A former teacher who ruined pupils lives by subjecting them to a catalogue of sexual abuse over nearly two decades has been jailed for three years.
Andrew Wilson was also placed on the sex offenders register for the rest of his life after he admitted starting abusing children in his care almost 50 years ago.
Victims wept and embraced outside court after Wilson was finally brought to justice more than a decade after he was first investigated by police.
‘Abused position over and over again’
Sheriff Gillian Wade said: “You come before the court as a first offender at 74 years of age, but you have been convicted of a catalogue of indecent assaults upon three schoolboys aged between 12 and 16 at the time the offences were perpetrated against them.
“Your abuse of these children spanned 19 years, during which time you were a secondary school teacher and in a position of relative power and trust.”
She said: “You abused that position over and over again. You took them on rock climbing and hillwalking trips which were intended to be enjoyable, life enhancing experiences.
“Instead, you took the opportunity to perpetrate assaults on them. One victim was repeatedly abused in the classroom which is supposed to be a safe environment.”
Sheriff Wade added: “As a result his education was impacted and he left school in fourth year despite previously being a high achiever who enjoyed education. It has had a lifelong effect on him.
“The long-term psychological impact suffered by the victims cannot be over-estimated and any sentence must reflect that.
“Your conduct caused serious long-term harm and you took advantage of a position of trust for your own sexual gratification.”
Wilson – who was first investigated in 2008 – admitted carrying out sex attacks on three boys aged between 12 and 16 during a 19-year period.
The computing teacher was struck off in 2011 after an investigation into his behaviour but it took a further decade for him to be convicted in a criminal court.
Wilson, Wemysshall Road, Ceres, Fife, admitted carrying out the sex attacks – including some in the classroom – when he appeared in the dock at Perth Sheriff Court.
He admitted indecently assaulting a 12-year-old boy in Dunkeld, Perthshire, between 1 August 1974 and 31 June 1977, and on various occasions between 1 August 1987 and 31 July 1991 at Arbroath High School he indecently assaulted a 12-year-old boy.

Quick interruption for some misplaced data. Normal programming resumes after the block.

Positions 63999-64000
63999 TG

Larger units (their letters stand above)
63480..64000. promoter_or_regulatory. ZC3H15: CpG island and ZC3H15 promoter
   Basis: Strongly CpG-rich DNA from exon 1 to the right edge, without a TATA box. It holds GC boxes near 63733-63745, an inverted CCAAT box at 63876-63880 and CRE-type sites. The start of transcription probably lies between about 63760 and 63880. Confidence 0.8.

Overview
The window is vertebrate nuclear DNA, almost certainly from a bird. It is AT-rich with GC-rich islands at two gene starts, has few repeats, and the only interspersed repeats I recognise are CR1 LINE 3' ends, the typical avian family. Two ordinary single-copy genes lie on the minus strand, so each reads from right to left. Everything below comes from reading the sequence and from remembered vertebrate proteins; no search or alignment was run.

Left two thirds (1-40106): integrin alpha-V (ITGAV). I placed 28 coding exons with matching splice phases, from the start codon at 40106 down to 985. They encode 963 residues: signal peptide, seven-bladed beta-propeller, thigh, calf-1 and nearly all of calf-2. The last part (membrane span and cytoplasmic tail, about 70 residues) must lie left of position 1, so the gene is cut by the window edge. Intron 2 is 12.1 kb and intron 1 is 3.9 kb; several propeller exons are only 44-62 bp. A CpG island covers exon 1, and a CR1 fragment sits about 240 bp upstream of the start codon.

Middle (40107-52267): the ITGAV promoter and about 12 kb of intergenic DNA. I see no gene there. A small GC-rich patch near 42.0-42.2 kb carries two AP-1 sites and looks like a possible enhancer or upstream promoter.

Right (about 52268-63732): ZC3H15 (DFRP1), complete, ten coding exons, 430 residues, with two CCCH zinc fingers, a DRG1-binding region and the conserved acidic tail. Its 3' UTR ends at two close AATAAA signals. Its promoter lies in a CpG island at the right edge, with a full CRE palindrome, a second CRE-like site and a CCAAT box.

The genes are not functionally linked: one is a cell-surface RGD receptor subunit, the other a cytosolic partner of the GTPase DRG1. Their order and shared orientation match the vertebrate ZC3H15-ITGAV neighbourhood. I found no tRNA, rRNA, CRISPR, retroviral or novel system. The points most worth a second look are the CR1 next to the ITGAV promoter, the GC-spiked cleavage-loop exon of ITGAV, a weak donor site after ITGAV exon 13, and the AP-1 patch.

Wilson also admitted that on various occasions between 1 August 1990 and 31 July 1993 at Arbroath High School and other locations he indecently assaulted a 12-year-old boy.
Wilson was working as a computing teacher at Arbroath High School when he was struck off by the General Teaching Counsel for Scotland in February 2011.
He admitted that he had repeatedly rubbed one boy’s thigh over the course of two years around 20 years earlier, although he denied there had been anything “sexual” intended in the contact.
Despite his denials, the disciplinary panel found his behaviour towards the boy – then aged between 12 and 16 – was “lewd, indecent and libidinous.”
Mr Wilson had also conceded that his actions would be “inappropriate in today’s climate,” the GTCS sub-committee heard.
The sub-committee was told that he had first been interviewed about the allegations by police in May 2008.
The teacher faced two charges from the GTCS – the first that he had used “inappropriate behaviour” towards the pupil between August 1989 and June 1991, including brushing and squeezing his thigh.
The second accused him of rubbing the boy’s thigh and his genitals over his clothing between August 1990 and May 1991.
Both the charges were found to be proven by the GTCS board.
The panel said: “The sub-committee found the complainer to be reliable and credible in his evidence.
“Although there were a number of inconsistencies in his detailed recollection of events, the sub-committee was persuaded that the respondent had been in the habit of touching him on the thigh inappropriately.”
As well as being removed from the teaching register, the GTCS committee recommended that the Scottish government consider disqualifying Mr Wilson from working with children.
He was banned from applying to rejoin the teaching register for a year and it is understood that he never returned to teaching after the ruling.
‘Abuse of trust’
Yesterday his counsel, Kenneth Cloggie, said: “The abuse of his position of trust is the main aggravating factor. He gave himself permission to commit offences by minimising the abuse of trust.
“He somehow persuaded himself that his behaviour was not serious in terms of the impact on his victims. The emotional impact is the real damage that has been done.
“He acknowledges the selfish nature of the offending which was for his sexual gratification.”
Wilson’s victims declined to comment outside the court yesterday.